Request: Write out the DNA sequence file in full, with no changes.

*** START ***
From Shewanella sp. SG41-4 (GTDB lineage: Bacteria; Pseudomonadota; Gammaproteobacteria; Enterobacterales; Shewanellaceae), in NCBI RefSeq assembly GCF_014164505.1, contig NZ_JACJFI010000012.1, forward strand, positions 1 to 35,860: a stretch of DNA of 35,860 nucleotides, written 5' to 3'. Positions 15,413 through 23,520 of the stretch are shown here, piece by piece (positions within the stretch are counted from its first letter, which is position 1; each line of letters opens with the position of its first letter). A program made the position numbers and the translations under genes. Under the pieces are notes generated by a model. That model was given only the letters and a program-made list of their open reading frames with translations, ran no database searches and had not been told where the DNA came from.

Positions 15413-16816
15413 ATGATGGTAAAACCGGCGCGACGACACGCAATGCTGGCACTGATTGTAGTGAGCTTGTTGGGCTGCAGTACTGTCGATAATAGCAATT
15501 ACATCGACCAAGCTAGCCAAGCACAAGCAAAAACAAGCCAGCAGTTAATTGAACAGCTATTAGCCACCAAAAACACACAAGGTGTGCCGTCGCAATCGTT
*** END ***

From Shewanella sp. SG41-4 (GTDB lineage: Bacteria; Pseudomonadota; Gammaproteobacteria; Enterobacterales; Shewanellaceae), in NCBI RefSeq assembly GCF_014164505.1, contig NZ_JACJFI010000012.1, forward strand, positions 1 to 35,860: a stretch of DNA of 35,860 nucleotides, written 5' to 3'. Positions 15,413 through 23,520 of the stretch are shown here, piece by piece (positions within the stretch are counted from its first letter, which is position 1; each line of letters opens with the position of its first letter). A program made the position numbers and the translations under genes. Under the pieces are notes generated by a model. That model was given only the letters and a program-made list of their open reading frames with translations, ran no database searches and had not been told where the DNA came from.

Positions 15413-16816
15413 ATGATGGTAAAACCGGCGCGACGACACGCAATGCTGGCACTGATTGTAGTGAGCTTGTTGGGCTGCAGTACTGTCGATAATAGCAATT
15501 ACATCGACCAAGCTAGCCAAGCACAAGCAAAAACAAGCCAGCAGTTAATTGAACAGCTATTAGCCACCAAAAACACACAAGGTGTGCCGTCGCAATCGTT